Yeah okay, not really. The folks in the comments aren’t particularly impressed by the idea of living in a tiny metal box. You don’t have to scroll far to read opinions like, “terrible idea”, and “no mobile signal in that”, and a very eager, “Gosh, I’m so excited to live in a shipping container and eat bugs”.
Even so, I’ve never heard of BASF in my little life. Let’s do some digging.
BASF is a German multinational chemical company and the largest chemical producer in the world. The name stands for ‘Badische Anilin und Soda Fabrik’, which we could all probably say after a concussion.
Anyway, one of their projects is creating sustainable materials for energy-efficient buildings. For a 2022 fair, they created a container home to showcase their wares, and there’s even a 3-minute video about it with lighthearted background music.
Aside from that, they have a whole page that talks about their work with a container house company called Containerwerk. Basically, Containerwerk provides upcycled shipping containers, and BASF provides a thin layer of insulation (called Elastopor) to keep people cosy.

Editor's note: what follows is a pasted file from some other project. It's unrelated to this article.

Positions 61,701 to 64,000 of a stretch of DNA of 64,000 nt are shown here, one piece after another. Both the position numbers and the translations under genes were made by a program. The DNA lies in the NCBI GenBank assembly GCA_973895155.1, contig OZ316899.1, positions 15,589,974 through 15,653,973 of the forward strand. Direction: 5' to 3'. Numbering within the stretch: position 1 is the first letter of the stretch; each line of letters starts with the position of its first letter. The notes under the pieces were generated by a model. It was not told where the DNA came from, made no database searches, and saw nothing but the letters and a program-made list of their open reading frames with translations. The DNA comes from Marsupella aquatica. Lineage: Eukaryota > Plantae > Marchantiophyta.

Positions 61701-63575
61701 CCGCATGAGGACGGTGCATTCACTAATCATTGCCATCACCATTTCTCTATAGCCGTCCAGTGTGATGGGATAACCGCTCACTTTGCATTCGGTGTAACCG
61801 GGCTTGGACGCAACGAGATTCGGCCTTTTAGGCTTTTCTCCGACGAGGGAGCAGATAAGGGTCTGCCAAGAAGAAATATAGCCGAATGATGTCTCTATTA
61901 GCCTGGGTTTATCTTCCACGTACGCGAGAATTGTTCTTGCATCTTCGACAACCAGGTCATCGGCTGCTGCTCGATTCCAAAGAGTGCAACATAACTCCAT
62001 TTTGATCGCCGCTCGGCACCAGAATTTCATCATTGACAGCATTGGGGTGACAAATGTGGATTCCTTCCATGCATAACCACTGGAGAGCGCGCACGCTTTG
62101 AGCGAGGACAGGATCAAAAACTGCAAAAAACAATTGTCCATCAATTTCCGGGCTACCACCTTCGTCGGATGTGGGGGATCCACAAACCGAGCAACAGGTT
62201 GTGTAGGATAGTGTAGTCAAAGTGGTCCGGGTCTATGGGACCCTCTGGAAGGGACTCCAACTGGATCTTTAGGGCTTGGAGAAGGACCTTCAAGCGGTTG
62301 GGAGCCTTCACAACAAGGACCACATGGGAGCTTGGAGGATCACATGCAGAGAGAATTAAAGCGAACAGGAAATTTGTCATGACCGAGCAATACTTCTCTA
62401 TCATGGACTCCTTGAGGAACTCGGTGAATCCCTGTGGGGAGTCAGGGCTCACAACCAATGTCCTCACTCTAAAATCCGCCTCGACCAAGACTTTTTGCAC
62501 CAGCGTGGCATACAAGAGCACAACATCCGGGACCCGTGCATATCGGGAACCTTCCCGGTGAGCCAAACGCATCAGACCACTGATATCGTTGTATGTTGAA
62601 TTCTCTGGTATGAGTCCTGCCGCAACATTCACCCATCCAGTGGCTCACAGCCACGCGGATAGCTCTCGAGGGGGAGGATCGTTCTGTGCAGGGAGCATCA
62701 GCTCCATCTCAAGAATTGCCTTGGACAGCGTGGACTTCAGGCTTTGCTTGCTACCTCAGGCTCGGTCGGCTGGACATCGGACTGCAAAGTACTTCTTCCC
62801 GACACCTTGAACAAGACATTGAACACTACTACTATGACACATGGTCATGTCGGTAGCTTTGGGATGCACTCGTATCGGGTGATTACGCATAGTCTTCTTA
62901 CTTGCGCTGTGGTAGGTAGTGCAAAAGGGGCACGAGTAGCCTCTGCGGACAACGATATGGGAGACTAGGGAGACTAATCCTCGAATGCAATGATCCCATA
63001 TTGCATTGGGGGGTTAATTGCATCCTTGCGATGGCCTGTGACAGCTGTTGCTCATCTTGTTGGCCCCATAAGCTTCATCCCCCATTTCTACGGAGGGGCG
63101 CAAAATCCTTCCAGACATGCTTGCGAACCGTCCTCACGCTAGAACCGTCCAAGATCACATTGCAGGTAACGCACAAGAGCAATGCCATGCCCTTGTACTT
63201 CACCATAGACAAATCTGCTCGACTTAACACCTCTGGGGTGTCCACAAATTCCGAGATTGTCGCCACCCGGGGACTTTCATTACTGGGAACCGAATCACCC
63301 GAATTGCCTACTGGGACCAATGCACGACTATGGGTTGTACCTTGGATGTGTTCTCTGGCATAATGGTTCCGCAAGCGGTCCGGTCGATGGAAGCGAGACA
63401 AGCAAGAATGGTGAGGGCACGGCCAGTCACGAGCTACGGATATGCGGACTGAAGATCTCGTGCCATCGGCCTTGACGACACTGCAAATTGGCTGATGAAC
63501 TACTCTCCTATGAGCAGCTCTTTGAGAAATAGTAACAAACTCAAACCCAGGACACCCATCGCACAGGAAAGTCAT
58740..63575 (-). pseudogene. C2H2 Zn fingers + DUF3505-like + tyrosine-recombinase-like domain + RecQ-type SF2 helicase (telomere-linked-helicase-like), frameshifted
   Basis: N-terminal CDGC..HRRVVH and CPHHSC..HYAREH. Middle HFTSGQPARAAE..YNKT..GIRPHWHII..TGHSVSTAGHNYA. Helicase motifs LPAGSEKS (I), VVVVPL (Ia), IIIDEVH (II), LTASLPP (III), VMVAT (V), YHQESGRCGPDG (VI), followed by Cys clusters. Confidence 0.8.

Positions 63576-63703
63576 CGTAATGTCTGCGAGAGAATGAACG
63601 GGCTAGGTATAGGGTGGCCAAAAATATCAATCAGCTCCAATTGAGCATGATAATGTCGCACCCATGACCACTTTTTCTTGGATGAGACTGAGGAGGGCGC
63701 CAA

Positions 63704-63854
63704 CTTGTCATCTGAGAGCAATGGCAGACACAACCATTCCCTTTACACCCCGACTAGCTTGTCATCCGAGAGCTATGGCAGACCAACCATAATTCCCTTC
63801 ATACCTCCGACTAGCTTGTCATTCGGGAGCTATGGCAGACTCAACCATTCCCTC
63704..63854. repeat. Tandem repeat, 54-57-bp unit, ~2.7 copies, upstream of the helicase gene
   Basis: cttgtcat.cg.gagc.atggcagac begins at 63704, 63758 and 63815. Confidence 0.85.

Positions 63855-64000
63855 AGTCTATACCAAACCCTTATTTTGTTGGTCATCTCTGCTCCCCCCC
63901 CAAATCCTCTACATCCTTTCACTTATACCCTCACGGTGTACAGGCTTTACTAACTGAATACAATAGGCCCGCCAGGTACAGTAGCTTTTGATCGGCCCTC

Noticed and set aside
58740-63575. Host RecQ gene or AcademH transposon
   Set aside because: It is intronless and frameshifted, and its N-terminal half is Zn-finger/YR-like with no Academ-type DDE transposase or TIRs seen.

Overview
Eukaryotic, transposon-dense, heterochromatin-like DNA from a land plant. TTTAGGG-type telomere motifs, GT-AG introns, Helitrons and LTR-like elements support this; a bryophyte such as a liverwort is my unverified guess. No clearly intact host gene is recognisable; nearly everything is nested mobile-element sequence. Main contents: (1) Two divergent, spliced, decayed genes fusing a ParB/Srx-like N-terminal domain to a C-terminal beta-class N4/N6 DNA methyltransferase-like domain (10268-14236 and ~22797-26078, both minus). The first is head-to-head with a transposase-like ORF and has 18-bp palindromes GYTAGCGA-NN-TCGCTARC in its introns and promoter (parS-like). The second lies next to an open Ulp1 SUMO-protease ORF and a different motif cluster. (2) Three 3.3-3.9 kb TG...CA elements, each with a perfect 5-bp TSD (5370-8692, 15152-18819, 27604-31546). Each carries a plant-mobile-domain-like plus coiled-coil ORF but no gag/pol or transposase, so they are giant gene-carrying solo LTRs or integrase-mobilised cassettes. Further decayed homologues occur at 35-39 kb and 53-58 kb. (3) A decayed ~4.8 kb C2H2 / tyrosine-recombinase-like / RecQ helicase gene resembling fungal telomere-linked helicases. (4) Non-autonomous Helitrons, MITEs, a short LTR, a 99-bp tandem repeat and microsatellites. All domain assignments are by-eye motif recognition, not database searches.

To stay humble, BASF points to a research station in the Antarctic that uses their insulation.
Safe to say, it probably works.
If you decide to dig deeper into BASF and what they’re all about, you might eventually find their Wikipedia page and a whole lot of information about Nazis. So maybe don’t dig too deep.
Thou hast been warned.
Well, isn’t this curious timing.
Do you remember that container home park I mentioned my cousin was living in? Somewhere in part 4 of this wretched series? No?
Well, me neither. But it’s River Dane Park in Cheshire, and the matter only bubbled back up because word had travelled that the cold storm hitting the UK lately froze his water pipes and sabotaged his electricity—so no heating. Now, most container homes are insulated, but not that insulated. He’s quite literally stuck in an icebox with a measly portable heater that keeps his big toe warm.
So uh…considering how unpredictable the weather is getting each year, maybe make sure good insulation is in your tiny home plans.
Probably handy that we know about BASF now, eh?
Well, the end of the year has come around and I have a terrible cold. On the bright side, after many endless rounds of interviewing, I finally have a new job lined up in January.
In the meantime, my mind is on airplane mode and I think there’s nothing more I can add to this blog post. Maybe one day I’ll use all this information to actually build one for myself.
If you want to shove your own tiny home progress in my face, do so in the comments. Or if any of this info has helped you in any way, tell me that too.
In the meantime, I apologise for the woefully short post, and I hope you all have a wonderful 2023 filled with tiny homes, warm socks, and lots of good nonsense.
Until next time!